Learn The Difference Between LET And MAKE: Causative Grammar in English

Michael Grammar

What’s the difference between LET and MAKE? For example, should I say MAKE someone do something or LET someone do something? This question can be answered by the study of causative grammar. Causative grammar in English is used to show that one person causes or enables another person to do something. MAKE and LET are two verbs that can be use in a causative way, so let’s have a look at those today! Look at the following short paragraph. My sister said she would let me drive her new car today. It’s a hot looking, very fast black Benz. I thought I was going to drive to the beach, but she made me drive to the shopping mall. Unbelievable! Now, I’m going to let you know the difference between let and make, but don’t worry, I won’t make you do any homework. Let’s take a look at these two sentences, starting from let: Lori let Michael drive her new car. When Lori lets Michael drive her car, Michael wanted to do that, and Lori gave him the ok to do it. Let, in the causative form, shows permission. The grammar is [someone A] lets [someone B] do something. Here are …

Hope vs. Wish – Learn The Difference

Michael Confusing Words, Vocabulary

What is the difference between HOPE and WISH? That’s a great question, and one that a lot of English learners have. That’s because HOPE and WISH have similar meanings. In this one-point English lesson, let’s have a look at the how to use HOPE and WISH in everyday English. We use HOPE when we desire something that is possible or likely to happen. I hope it doesn’t rain today. ← The forecast says rain is likely, but I would be happier if it did not rain. I hope the train comes on time. ← The train is often late, but I would be happier if it did not come late today. I hope the exam is cancelled. ← There is a possibility that the teacher will cancel the exam, and I would be happy if he did so. On the other hand, we use WISH to talk about our desire when the situation is an imaginary situation or not likely to happen. I wish I could have a pet ← The apartment I live in doesn’t allow pets, but I want one. I wish Jane were here ← Jane is not here, but I would like it if she was …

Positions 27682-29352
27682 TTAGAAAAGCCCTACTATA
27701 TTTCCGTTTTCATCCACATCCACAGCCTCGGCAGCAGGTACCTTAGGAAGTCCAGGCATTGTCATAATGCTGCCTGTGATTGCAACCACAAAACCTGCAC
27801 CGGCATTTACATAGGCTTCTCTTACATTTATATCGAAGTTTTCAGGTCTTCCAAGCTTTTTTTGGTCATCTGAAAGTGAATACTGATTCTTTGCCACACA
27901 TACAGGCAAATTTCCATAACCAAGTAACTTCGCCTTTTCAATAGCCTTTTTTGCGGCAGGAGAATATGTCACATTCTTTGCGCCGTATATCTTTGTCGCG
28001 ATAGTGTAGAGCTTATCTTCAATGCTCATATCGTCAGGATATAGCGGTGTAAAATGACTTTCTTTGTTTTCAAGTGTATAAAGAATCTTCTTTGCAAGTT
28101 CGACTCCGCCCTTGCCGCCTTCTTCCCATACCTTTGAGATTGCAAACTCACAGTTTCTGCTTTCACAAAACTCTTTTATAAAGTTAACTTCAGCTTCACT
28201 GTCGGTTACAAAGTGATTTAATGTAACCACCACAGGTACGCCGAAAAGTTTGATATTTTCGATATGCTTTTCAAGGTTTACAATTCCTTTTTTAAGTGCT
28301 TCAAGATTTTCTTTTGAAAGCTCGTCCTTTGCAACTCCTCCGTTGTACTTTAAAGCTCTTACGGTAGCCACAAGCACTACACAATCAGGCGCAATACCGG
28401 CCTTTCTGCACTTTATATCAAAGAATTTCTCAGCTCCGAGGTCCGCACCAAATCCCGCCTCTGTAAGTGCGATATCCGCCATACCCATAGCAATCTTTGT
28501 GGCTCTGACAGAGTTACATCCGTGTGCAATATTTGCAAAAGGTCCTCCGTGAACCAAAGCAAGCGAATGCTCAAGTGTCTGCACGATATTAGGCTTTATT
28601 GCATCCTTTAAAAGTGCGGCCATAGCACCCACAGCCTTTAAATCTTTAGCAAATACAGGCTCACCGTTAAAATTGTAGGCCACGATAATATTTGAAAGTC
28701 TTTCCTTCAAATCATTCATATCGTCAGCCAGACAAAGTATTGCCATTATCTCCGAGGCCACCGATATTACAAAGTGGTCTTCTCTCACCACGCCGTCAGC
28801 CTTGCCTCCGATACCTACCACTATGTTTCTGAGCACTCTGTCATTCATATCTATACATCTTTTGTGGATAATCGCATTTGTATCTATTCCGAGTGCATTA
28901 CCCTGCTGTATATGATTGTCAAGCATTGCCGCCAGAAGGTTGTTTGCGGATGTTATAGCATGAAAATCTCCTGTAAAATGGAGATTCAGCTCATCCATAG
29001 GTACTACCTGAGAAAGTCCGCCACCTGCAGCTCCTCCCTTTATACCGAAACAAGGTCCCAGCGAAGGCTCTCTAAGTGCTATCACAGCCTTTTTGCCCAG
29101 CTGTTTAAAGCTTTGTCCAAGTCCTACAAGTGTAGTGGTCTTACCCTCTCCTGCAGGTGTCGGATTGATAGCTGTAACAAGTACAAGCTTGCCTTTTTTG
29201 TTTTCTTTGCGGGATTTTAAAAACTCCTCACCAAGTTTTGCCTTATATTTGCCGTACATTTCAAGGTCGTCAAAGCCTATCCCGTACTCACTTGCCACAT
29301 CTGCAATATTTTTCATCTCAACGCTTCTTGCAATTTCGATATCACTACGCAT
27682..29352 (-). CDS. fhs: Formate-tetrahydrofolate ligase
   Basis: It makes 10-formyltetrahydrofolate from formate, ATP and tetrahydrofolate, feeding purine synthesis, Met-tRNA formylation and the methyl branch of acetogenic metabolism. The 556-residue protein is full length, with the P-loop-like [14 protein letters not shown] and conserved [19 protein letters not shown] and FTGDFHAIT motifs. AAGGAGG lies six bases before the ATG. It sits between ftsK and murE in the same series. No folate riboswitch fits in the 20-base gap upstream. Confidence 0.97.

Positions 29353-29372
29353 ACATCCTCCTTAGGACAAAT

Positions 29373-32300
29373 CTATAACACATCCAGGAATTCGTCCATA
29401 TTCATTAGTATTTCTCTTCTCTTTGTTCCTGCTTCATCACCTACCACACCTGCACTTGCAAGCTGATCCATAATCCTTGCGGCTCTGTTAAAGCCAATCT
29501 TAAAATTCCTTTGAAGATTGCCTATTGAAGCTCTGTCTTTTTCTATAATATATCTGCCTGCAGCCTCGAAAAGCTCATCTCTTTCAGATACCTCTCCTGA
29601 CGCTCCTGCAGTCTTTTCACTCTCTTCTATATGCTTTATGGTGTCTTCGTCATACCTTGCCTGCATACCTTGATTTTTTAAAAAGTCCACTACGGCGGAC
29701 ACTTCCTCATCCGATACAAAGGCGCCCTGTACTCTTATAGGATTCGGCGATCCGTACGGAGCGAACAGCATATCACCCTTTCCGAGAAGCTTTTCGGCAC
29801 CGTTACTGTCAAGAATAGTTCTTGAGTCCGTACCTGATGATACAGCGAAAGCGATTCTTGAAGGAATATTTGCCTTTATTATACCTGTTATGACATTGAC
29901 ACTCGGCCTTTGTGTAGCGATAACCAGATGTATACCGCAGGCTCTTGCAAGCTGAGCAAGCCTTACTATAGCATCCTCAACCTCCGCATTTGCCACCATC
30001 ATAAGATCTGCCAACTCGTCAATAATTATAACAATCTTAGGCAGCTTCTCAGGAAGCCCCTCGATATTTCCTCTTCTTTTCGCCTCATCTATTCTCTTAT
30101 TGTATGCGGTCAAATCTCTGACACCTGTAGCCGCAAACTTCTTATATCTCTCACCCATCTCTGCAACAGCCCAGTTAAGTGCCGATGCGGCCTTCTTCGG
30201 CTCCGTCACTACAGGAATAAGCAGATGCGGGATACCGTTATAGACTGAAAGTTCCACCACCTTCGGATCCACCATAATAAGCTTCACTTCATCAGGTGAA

Using Move vs. Go – English Vocabulary Lesson

Michael Confusing Words, Vocabulary Leave a Comment

When I was five years old, we moved from an apartment to a house because we needed more room. It was great to be able to grow up in a house with a backyard. My family never moved from that house and in fact, my mother still lives there. I moved a lot, though. I even moved overseas, but in 1998 I moved back to New York. I love it here! A lot of people have trouble using the word move naturally, so today I want to show you how we use this word in English. First, take a look at a short conversation. Joe: Where were you last night? Bob: We were hanging out at Angela’s house. It was fun. Joe: Were you there all night? Bob: No, after about two hours we moved to my house to play Wii. In the above conversation, B used moved. We usually don’t use move this way. Have you used move like this? Take a look at the different ways we use the word move: You can use move when you change the house or town where you live: Jack moved to Brooklyn last week. I moved three times in 2 years. …